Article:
Monday, 16 December 2013
Green networks go deeper than just the energy savings
Over the last six years, there has been a constant focus on carbon reduction around IT systems, both inside and outside the data centre. Most of that attention has been on power, cooling, servers and storage.
According to Ian Wilkie, supply chain director at Brand-Rex, the next phase is to look at the network and the supply chain:
Look at any large company and you will find they have publically embraced the need for a "green" policy.
One of the ways that many companies can make quick gains around their green credentials is in the supply chain. Not everything, for example, can be green. If you are commissioning data centres you have to use concrete. Every tonne of concrete releases 410kg/m3 of CO2e.
Few CIOs want to know what the carbon footprint of each item in the IT infrastructure. Instead, the enterprise is focused on what it can control; its own carbon footprint.
That is changing. Vendors such as Brand-Rex are now talking openly about the carbon footprint of some of their products. Customers can begin to factor into their supply chain, the carbon footprint of the products they purchase. It is a major step forward for any company that wants to understand its ethical and environmental responsibilities and the first time any major IT vendor has done this.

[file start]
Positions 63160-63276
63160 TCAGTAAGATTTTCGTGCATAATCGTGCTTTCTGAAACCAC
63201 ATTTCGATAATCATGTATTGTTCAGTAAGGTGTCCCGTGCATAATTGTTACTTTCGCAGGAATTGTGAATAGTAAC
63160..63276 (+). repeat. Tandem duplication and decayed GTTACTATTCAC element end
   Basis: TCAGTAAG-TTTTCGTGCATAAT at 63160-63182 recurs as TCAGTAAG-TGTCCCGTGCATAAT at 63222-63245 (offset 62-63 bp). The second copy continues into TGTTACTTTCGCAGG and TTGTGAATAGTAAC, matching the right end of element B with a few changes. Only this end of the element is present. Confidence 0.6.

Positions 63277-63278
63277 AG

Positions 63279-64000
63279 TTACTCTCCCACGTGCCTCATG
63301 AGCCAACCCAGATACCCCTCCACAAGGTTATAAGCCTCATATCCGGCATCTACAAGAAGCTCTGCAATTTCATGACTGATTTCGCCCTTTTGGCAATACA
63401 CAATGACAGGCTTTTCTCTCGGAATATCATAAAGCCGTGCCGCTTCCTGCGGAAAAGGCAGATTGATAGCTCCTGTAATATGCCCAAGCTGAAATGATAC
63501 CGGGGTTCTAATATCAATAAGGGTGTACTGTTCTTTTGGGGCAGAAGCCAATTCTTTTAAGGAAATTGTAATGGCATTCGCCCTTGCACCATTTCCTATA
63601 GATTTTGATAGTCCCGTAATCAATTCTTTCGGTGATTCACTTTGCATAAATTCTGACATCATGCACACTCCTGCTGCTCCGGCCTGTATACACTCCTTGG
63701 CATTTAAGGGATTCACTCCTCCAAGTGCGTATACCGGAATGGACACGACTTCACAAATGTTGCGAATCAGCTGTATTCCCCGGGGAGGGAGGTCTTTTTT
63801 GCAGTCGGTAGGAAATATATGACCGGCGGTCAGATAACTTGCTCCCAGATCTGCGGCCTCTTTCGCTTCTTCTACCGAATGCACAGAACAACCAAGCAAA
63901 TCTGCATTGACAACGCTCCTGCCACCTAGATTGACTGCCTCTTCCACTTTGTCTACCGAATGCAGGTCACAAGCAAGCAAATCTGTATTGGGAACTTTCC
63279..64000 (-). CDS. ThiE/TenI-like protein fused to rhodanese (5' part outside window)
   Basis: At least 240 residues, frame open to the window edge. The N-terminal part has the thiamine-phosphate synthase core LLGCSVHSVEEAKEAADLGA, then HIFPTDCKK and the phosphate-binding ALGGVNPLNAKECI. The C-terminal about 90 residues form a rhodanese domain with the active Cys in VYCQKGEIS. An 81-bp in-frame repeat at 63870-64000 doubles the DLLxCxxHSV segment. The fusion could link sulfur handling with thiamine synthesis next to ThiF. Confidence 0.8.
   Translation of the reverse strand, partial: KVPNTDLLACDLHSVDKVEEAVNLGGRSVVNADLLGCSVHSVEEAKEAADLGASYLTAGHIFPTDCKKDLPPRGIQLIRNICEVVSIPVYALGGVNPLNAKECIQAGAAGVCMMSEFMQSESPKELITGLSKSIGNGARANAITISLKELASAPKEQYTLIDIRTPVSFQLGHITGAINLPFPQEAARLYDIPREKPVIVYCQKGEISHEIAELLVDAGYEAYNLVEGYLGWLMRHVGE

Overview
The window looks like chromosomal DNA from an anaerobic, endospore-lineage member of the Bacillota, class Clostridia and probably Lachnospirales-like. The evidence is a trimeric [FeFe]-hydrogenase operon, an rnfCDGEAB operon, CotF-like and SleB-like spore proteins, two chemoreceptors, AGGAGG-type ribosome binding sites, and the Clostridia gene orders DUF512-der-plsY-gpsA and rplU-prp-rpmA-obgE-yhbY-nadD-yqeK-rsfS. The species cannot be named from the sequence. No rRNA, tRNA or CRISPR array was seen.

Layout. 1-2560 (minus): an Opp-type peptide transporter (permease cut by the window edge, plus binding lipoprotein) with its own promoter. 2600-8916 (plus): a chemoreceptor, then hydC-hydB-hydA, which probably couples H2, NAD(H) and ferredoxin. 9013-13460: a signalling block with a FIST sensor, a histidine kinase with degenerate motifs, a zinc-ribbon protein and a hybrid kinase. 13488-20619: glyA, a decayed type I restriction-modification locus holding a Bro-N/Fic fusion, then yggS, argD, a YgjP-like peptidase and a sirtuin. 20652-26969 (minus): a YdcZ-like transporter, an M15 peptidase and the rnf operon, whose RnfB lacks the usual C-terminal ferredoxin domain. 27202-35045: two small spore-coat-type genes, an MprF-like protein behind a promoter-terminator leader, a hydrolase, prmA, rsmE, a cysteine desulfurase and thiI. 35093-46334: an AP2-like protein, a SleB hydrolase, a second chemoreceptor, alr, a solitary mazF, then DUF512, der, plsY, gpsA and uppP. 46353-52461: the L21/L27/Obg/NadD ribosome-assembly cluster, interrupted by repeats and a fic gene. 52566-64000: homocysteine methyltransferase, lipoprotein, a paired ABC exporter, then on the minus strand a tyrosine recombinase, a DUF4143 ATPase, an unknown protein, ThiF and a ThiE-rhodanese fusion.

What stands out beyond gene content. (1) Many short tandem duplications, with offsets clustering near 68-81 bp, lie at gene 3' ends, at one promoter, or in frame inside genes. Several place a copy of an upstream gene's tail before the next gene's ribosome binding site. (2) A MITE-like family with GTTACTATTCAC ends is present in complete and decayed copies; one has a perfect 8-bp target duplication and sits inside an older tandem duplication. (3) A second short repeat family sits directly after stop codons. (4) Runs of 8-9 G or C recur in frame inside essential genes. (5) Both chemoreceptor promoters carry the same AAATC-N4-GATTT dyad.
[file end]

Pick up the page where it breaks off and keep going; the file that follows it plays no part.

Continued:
Examples of green project investments include a hydro-dam project in Turkey where the power for purifying copper is generated - plus a project to improve transportation energy-efficiencies through the introduction of regenerative braking technology. These projects, along with other carbon reduction measures - such as pulp inserts, reduced manufacturing plant conversion energy and un-bleached boxes - helped Brand-Rex lower its products carbon footprint by over 1000 tonnes in a year.
Such investments and savings might not be applicable for every customer. What they do enable customers to know is that that they are buying from a carbon sensitive company.
Savings in the network start with simple things such as virtualisation, better cable management and choice of cabling.
Before any choice of cable is made, good management and practice is essential. Key gains such as better aisle containment, making sure blanking plates are fitted, that there are no air leaks around racks and that hot and cold air are not mixing are basic requirements.
A big problem for older data centres and comms rooms - and one that still exists in new builds - is the location and cooling of switches. Historically, located at the back of racks, this is where the majority of the heat exists in today’s higher-powered racks.
A good solution is to use ducts to channel cold air from the front of the rack and feed it to the input side of the switch. Another duct vents hot air to the back of the cabinet. This increases switch reliability and prolongs life and helps to ensure that cold and hot aisles are properly separated without air short-circuits.
Every active port on every switch consumes power. On older switches that's a lot of power; because the ports are always on and always transmitting at a power level high enough to drive a full 100 metre link – even if the link is only 20m. Even more power is consumed day-in and day-out if the port supports Power over Ethernet.